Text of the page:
West Virginia ambulance service business owner indicted for tax crime | Grandpa

A federal grand jury in Charleston, West Virginia, today returned an indictment accusing a Pineville man of knowingly failing to pay employment taxes and obstructing the IRS’ tax collection efforts.

According to the indictment, Christopher J. Smyth operates Best Ambulance Service Inc., Stat Ambulance Service Inc. and Stat EMS LLC of Wyoming County, all of which provide ambulance services in Wyoming County, West Virginia. Smith is said to be responsible for collecting and paying the IRS for employment taxes withheld from the wages of employees at the three companies. Although he allegedly withheld the funds from the wages of Stat Ambulance Service employees, Smyth did not pay the IRS the full amount withheld by the employees or the full employer’s share. After the IRS penalized Smyth for not paying those funds, he allegedly stopped the Stat Ambulance Service and created Stat EMS in the name of the nominated owner. However, Smyth allegedly continued to run the new ambulance business in the same manner as the former company and did not pay the IRS all employment taxes owed on behalf of Stat EMS employees.

After the IRS attempted to collect unpaid employment taxes for Stat EMS and the resulting penalties, Smyth allegedly attempted to obstruct the IRS by making false and misleading statements. Specifically, the indictment alleges that Smyth said he had no Stat EMS and no personal bank account. To further hinder IRS collection efforts, Smyth allegedly made personal payments from Stat EMS’ business bank account, transferred funds from Stat EMS to bank accounts he controlled, and transferred his own salary to another person’s name in the bank account.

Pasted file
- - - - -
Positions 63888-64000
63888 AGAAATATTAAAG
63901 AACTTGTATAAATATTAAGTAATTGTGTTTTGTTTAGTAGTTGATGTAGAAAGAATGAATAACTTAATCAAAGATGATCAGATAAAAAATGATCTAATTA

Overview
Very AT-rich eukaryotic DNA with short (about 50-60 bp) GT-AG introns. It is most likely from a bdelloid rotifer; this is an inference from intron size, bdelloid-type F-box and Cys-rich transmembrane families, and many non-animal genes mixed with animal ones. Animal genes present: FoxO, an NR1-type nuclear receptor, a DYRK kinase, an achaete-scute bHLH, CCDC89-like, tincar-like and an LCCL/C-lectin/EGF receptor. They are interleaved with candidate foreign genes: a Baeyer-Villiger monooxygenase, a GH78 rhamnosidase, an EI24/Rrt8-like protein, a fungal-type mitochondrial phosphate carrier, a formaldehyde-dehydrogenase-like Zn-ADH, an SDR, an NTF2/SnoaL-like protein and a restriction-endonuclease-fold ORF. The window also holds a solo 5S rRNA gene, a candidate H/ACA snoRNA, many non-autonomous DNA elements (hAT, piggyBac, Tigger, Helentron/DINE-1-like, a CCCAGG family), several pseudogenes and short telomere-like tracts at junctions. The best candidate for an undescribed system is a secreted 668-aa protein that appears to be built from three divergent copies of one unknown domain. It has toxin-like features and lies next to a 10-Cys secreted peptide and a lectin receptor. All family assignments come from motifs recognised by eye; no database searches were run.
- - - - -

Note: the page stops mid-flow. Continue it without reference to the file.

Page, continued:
Smyth is scheduled to make his first appearance in the U.S. District Court for the Southern District of West Virginia at a future date. If convicted, Smith faces up to five years in prison for each of four counts of willfully failing to pay employment taxes and three years for obstructing the IRS. A federal district court judge will determine any sentencing after considering U.S. sentencing guidelines and other statutory factors.

The announcement was made by Acting Deputy Assistant Attorney General Stewart Goldberg and U.S. Attorney William Thompson of the Southern District of West Virginia.

The IRS Criminal Investigation Service is investigating the case.

Trial attorneys Alexander Effendi and Andrew Ascencio of the tax department and Assistant U.S. Attorney Erik Goes of the Southern District of West Virginia are prosecuting the case.

The indictment is just one charge, and all defendants are presumed innocent until proven guilty beyond a reasonable doubt in court.

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